One bright spot in the repack was in New York, where John Lyons and his team pulled off a flawless game of chess as they moved stations back and forth between two combiners and antennas with FCC officials watching; that victory was tempered just weeks later, sadly, with news of John’s untimely death.
1. Cumulus Slims Down
Some years, you know early on what the lead story is going to be. Standing in line to get through security at Yankee Stadium on the last evening of May, we had a pretty good idea that we’d be leading this column seven months later with what was in our earbuds: the final hours of commercial music radio on WPLJ (95.5) and the story it told of larger changes at parent company Cumulus.
It’s true, of course, that the WPLJ that was being fulsomely mourned on and off the air all spring wasn’t so much the nondescript current hot AC station but the many decades of rock and top-40 music that had made the WPLJ calls so famous under ABC’s ownership in the 1970s and 1980s. As with so many farewells, there wouldn’t have been a sale of WPLJ if everyone who was bemoaning its demise had actually been tuned in for the last few years.
But the staff reunions, on and off the air, and the souvenir t-shirts and retrospective message board memories all spoke to a time when local radio was a more relevant force in music and popular culture. The particular nature of WPLJ’s departure, one of several Cumulus stations being sold to fast-growing EMF to become part of its national K-Love network, helped reinforce a narrative of radio becoming more generic and less local, even if EMF’s only role was as a willing buyer at a relatively bargain price compared to what a station like WPLJ might once have fetched.
Once WPLJ had been sent off to the sound of John Lennon’s “Imagine,” it started to become clear that its sale was really part of a larger revamping of Cumulus as CEO Mary Berner executes what appears to be a solid plan to bring the company back from the brink. If one of the downfalls of the Dickey-era Cumulus was its attempt to swallow Citadel, and in particular the big-market clusters Citadel had acquired from ABC/Disney, then one of the big pieces of the Berner-era cleanup appears to be unloading many of those former ABC stations.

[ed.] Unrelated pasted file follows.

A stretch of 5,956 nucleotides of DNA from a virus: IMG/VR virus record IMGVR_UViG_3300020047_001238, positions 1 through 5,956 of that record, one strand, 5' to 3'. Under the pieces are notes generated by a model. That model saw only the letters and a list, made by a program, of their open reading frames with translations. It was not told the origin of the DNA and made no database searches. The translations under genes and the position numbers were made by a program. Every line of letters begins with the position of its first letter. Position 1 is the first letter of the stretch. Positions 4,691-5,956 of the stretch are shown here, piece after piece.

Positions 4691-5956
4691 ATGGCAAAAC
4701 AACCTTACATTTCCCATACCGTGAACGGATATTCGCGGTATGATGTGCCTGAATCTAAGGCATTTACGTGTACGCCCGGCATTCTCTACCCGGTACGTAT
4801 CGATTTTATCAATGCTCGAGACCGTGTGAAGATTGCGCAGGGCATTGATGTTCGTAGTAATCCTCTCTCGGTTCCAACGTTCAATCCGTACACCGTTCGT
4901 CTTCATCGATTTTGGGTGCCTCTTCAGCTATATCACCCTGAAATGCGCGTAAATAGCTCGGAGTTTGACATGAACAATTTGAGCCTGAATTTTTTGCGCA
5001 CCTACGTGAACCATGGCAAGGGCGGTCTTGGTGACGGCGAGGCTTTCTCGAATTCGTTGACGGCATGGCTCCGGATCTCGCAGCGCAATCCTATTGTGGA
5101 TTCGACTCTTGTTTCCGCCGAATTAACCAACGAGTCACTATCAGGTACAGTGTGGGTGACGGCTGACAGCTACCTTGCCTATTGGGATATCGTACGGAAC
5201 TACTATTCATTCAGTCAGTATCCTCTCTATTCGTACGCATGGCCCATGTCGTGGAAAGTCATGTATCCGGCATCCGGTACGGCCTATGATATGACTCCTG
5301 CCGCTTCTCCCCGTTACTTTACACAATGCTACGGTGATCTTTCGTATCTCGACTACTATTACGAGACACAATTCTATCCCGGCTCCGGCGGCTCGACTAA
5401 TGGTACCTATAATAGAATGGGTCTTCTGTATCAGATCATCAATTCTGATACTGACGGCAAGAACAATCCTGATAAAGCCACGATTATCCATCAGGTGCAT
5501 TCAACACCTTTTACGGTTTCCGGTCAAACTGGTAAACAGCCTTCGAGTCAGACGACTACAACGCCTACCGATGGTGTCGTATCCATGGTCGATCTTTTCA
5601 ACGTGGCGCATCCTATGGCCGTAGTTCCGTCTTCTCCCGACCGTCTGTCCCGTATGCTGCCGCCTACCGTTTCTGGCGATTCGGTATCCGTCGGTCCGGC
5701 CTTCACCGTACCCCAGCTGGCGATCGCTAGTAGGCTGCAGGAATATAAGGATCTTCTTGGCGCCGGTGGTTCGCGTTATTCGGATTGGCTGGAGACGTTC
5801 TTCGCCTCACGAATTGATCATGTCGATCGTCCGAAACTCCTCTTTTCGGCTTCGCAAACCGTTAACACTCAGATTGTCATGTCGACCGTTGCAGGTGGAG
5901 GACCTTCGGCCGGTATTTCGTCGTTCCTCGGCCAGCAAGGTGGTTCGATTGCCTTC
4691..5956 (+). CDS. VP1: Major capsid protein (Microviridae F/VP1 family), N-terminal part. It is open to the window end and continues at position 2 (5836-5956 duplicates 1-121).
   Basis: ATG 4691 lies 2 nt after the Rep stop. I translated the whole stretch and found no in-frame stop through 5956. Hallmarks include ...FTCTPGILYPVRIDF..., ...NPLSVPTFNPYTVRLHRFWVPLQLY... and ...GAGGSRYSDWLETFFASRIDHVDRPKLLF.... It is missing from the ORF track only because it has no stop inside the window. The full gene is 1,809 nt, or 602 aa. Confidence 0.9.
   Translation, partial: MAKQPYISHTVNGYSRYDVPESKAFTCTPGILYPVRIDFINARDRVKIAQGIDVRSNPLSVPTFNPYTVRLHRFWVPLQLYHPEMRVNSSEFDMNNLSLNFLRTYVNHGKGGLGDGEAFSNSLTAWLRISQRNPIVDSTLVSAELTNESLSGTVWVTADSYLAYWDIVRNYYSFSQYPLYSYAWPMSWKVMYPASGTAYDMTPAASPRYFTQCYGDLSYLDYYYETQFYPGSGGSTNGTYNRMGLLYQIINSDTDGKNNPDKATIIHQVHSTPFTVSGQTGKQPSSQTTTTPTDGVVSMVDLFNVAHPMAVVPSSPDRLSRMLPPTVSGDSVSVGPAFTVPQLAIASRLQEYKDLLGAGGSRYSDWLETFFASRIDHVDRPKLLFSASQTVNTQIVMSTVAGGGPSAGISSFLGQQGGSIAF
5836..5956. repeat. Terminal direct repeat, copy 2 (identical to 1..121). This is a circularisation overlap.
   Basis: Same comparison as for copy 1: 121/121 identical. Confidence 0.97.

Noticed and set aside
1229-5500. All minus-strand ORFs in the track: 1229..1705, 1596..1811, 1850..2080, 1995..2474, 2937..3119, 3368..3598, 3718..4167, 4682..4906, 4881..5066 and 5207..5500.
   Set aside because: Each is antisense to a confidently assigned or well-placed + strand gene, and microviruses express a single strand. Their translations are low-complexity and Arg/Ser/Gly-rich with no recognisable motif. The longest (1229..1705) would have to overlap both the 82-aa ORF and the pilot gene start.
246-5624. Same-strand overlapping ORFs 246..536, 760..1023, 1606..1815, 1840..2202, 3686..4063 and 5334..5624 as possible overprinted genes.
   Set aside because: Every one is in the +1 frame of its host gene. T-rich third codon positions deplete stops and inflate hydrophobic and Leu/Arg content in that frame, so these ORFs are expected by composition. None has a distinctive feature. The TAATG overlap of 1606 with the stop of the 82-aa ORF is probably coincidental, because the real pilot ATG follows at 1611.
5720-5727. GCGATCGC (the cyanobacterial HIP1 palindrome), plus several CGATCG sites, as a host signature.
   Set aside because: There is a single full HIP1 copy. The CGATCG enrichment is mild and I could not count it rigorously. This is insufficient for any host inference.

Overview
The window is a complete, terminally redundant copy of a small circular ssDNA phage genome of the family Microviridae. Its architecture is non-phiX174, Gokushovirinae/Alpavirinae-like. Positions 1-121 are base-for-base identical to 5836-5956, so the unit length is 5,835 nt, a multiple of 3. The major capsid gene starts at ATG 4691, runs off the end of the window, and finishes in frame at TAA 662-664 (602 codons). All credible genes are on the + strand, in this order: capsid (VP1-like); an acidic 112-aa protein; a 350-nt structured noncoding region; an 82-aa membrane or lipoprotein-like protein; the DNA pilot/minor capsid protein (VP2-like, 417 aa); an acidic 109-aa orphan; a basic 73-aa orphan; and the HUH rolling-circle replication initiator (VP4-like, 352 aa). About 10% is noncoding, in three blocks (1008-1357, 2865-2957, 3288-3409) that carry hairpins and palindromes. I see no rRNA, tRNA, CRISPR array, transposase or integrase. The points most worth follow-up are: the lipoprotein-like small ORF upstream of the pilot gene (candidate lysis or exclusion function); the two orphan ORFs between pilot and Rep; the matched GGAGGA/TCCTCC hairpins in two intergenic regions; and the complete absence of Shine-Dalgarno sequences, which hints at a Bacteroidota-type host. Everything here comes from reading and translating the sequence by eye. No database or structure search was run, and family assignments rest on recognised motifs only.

That meant KLOS in Los Angeles, sold off to the fast-growing Meruelo Media group out there. It meant WPLJ and the five other stations (Atlanta, Washington, Savannah, San Jose and WXTL in Syracuse) that went to EMF for $103.5 million. And it meant WABC in New York, too, where Cumulus reached a deal to sell to John Catsimatidis’ Red Apple group for just $12.5 million.
“$12.5 million? That can’t include the land under the tower out in New Jersey, right?” was the immediate reaction – but it did, and even included a commitment from Cumulus to pay half the costs of cleaning up toxic waste out there left behind from the ABC era. With Catsimatidis yet to close on the WABC sale, we can confidently say that its next chapter is likely to be part of our 2020 Year in Review. (So, too, will be the fate of the last New York-market station in the cluster, little WNBM 103.9, which dumped its last local programming and has become just an automated clearinghouse for satellite programming.)
But in the meantime, Cumulus was finding some surprising levels of stability and even growth with the properties it’s keeping. Its end of the Connoisseur swap is a textbook example: in giving up WICC and WEBE in Connecticut, Cumulus bolstered what was already a successful cluster in the Lehigh Valley, adding Connoisseur’s “Cat Country” (WCTO 96.1) and “Hawk” (WODE 99.9) FM brands, along with two sports AMs, to its own AC WLEV (100.7). Cumulus quickly rebranded another former Connoisseur FM, WWYY (107.1), as an extension of the “Cat Country” signal, and moved WWYY’s former Allentown translator to a simulcast of the sports AMs.
The result was a much stronger cluster in the sort of small-to-medium market where Cumulus tends to do well, and where it’s now one of just two big players, head to head with iHeart.
Will 2020 bring more such strategic deals? Can Cumulus use the leverage of its national platforms, such as Westwood One, to make these smaller local operations sound big on the air? Will we see more experiments like the interesting one in Syracuse, where the former WXTL “Rebel Rocks” format stayed alive in streaming form, complete with PD Dave Frisina and a new lineup of local talent?
It may not be the sort of “everything’s going back to the good old days” story that many in the business would still love to be able to tell, but it might just be as good as things are going to get in the world of corporate radio heading into the 2020s.
(We’ll wrap up our Year in Review coverage tomorrow with a comprehensive look at the year in radio and TV obituaries.)